By G. E. Mingay
Lines the increase and fall of rural England from the center a while to the second one international warfare and the character of the alterations that have happened.
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Extra resources for A Social History of the English Countryside
While the lay nobility declined relative to the Crown and the gentry, the Reformation gave the Crown mastery also over the great lords of the church. The lands of the bishops and monasteries covered perhaps a sixth or a seventh, or even more, of the country, and in 1536 and the years that followed the monasteries were dissolved and ownership of their properties assumed by the Crown. The Crown, however, did not long retain them: sales and grants began immediately, and by 1558 threequarters had gone.
Only a small number of landowners were sufficiently wealthy to build and maintain a really substantial mansion, much less a great stone castle. It has to be remembered that most local lords were possessed of only modest estates. 24 Medieval manor houses, therefore, began as modest affairs, and were rebuilt and extended if and when their owners improved in means and status. They were sometimes fortified with a moat and drawbridge, or with a wall and watchtower, and the house was surrounded by orchards, gardens and perhaps dovecotes, fishponds and a deer park.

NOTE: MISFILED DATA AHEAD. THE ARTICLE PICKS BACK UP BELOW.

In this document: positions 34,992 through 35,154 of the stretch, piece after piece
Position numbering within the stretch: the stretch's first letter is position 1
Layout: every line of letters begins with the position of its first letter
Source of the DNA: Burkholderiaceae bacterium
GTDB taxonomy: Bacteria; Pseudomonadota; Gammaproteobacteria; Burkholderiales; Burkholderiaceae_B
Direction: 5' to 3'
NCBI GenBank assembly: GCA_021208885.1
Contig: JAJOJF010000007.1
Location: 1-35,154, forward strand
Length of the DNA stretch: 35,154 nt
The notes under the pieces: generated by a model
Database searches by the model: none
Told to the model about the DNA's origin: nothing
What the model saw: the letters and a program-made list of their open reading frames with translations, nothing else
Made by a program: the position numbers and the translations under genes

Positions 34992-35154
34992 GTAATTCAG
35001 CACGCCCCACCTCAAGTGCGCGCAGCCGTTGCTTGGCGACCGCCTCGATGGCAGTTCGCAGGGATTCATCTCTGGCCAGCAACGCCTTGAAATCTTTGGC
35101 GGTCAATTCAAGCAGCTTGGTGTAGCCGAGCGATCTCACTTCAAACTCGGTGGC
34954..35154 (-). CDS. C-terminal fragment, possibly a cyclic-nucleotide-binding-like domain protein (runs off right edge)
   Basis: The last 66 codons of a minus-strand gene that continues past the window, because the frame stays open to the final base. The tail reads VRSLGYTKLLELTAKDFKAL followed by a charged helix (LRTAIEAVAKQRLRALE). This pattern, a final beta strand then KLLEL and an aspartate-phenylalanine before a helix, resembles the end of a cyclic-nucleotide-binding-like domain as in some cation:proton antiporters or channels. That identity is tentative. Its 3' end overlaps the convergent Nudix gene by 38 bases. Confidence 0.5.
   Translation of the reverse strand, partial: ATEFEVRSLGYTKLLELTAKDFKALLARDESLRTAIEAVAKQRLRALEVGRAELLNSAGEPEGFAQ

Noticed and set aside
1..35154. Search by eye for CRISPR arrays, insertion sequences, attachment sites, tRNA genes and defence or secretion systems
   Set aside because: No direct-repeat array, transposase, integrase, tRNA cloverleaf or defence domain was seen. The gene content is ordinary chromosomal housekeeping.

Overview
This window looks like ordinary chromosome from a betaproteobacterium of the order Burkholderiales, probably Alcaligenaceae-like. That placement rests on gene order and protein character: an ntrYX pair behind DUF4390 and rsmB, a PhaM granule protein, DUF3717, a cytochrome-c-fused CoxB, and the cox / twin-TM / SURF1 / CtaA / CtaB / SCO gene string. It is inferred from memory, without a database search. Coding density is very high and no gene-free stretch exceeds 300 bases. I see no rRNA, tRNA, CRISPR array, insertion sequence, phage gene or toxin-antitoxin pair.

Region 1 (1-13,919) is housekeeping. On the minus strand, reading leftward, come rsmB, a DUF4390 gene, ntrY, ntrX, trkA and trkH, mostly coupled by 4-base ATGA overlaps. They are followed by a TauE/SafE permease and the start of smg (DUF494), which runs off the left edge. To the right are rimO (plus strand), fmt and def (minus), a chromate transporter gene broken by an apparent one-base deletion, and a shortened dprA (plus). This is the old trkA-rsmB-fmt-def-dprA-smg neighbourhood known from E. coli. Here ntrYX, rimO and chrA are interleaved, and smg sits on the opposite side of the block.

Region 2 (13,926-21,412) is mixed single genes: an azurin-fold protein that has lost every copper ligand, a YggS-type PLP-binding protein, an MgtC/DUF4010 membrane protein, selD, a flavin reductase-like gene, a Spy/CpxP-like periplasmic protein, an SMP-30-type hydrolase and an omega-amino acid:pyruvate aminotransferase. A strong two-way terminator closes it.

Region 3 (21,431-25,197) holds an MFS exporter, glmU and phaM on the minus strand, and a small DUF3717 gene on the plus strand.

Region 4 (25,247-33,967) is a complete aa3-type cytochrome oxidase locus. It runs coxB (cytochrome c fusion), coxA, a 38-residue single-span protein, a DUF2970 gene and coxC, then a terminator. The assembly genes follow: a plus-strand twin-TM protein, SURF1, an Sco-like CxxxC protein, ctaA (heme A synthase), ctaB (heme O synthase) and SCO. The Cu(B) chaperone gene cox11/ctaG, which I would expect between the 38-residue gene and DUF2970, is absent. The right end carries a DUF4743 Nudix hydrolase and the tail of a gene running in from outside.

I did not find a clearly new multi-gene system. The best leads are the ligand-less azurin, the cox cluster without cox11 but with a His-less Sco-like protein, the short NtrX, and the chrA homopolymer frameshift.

27 A SOCIAL HISTORY OF THE ENGLISH COUNTRYSIDE The lord’s earlier dependence on labour services sprang from a situation where land was plentiful but workers were scarce. As the population grew, so the managers of demesne lands found it easier and more efficient to employ surplus village labour than to extract unwilling labour services, the hired workers being paid for from the cash rents collected from the villeins. After the Black Death, however, the situation reverted to that of the early middle ages, with land again plentiful and labour once more relatively scarce.
A Social History of the English Countryside by G. E. Mingay